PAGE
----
... in an article in Science Fiction Studies, [Lem] explains his issues with genre fiction as a whole: "If anyone is dissatisfied with SF in its role as an examiner of the future and of civilization, there is no way to make an analogous move from literary oversimplifications to full-fledged art, because there is no court of appeal from this genre. There would be no harm in this, save that American SF, exploiting its exceptional status, lays claim to occupy the pinnacles of art and thought." This makes sense, given that the rise of Lem's fiction didn't arise through the shared influences of the American genre, or even the underpinning cultural influences that informed it. In many ways, Lem was an alien in and of himself to the regular language of science fiction, and his viewpoint is a good way to recognize the limitations of the fiction emerging from the United States at this point in time. It’s also a good reminder that science fiction existed outside of North America and the United Kingdom.
I neglected to mention Lem before in my discussion of how SF&F is enriched by bringing in outsiders, when now that I think about it his name should have been one of the first on that list. His was among the first SF I ever read, and I kept waiting for the other stuff I came across in the field to live up to or surpass his example. Rarely did it ever do so, and soon I realized I'd started with the exception, not the rule.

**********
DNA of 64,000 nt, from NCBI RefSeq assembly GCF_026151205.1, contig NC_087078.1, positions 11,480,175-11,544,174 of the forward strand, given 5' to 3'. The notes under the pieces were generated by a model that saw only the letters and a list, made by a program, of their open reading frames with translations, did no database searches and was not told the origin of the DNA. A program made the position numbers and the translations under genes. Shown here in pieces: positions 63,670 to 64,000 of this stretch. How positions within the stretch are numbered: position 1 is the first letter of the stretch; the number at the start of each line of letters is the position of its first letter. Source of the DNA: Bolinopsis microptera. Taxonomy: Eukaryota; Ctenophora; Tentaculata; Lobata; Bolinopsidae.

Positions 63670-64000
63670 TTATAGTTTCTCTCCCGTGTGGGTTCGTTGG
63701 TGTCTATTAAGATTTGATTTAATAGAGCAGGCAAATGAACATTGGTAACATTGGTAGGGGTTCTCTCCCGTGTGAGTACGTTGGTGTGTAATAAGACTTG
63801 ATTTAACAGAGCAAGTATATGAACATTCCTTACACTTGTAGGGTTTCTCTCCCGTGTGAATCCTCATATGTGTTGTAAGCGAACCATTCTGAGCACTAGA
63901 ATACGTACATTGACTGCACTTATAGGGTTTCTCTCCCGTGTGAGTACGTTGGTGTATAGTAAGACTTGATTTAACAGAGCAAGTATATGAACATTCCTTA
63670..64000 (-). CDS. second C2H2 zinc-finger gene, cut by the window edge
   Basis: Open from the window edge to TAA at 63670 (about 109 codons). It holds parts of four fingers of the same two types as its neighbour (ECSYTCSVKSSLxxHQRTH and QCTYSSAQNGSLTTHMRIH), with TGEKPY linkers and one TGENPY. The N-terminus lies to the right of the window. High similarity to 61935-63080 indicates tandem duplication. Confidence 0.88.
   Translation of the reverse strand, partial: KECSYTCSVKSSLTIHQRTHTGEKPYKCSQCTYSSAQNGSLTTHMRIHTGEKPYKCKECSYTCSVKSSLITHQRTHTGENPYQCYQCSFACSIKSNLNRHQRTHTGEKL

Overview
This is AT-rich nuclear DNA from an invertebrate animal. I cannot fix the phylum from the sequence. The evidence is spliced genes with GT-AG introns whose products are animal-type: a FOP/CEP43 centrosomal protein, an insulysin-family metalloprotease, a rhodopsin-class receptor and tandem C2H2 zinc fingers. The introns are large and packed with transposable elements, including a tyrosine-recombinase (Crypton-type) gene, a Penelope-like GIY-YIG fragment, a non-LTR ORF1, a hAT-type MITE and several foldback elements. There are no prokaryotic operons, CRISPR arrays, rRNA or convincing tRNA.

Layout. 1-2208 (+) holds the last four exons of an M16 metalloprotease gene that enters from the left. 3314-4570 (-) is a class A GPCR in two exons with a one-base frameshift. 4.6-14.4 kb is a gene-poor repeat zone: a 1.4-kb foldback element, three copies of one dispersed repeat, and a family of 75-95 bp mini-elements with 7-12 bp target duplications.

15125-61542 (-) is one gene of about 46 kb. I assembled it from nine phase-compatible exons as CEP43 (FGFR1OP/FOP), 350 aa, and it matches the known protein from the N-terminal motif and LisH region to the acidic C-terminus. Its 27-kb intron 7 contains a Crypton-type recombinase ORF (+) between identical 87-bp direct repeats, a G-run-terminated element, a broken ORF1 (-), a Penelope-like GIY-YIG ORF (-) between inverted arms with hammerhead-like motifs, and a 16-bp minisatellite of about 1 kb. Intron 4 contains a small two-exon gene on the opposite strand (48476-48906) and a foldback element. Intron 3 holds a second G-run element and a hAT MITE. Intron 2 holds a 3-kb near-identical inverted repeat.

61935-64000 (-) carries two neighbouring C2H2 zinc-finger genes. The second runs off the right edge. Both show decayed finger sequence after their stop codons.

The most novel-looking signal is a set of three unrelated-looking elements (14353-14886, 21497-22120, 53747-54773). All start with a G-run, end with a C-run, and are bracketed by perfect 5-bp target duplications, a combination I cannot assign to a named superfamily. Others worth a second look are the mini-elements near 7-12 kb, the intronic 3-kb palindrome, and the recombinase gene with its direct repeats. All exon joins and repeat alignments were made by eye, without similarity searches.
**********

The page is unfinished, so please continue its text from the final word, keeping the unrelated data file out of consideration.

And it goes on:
What I liked most about Lem was that he was a gifted (and quite funny) writer and a lucid and adventurous thinker, with neither of those things compromising the other. Some of his stories got a little long-winded, but in retrospect I think some of that might have been my impatience as a young'un for him to get a move on, and not because the story itself was flawed. He also had a classical sensibility about his work; he hearkened back not to E.E. "Doc" Smith or H.G. Wells (or even Asimov, for that matter), but to Rabelais, Chaucer, and Voltaire. He wasn't interested in SF as a wish-fulfillment exercise.
One of the exercises I try to enact when dealing with my admiration for (or envy of) a given author is to ask myself: How can I do justice to what this author has done, without simply copying what they do? When I was young and foolish I wrote any number of stories in the Lem mold or in the Philip K. Dick style, without understanding what a dead end that was. Figuring out what there is to be learned from any particular author you admire, aside from what is on the page, is one of the hardest lessons any author can learn.
From what I've gleaned, it all comes down to understanding what it was they saw in the universe and why. Lem saw the universe as something of a cosmic joke, but one in which humankind could also elect to be a prankster if it so choose, and through such folly might even find a kind of divinity. I had never encountered such a view before in SF, and it's hard to find it even outside of SF. All the more reason to cherish it when it surfaces; all the more reason to see how you might enrich your own work with such a point of view.
New York City
Other Lives Of The Mind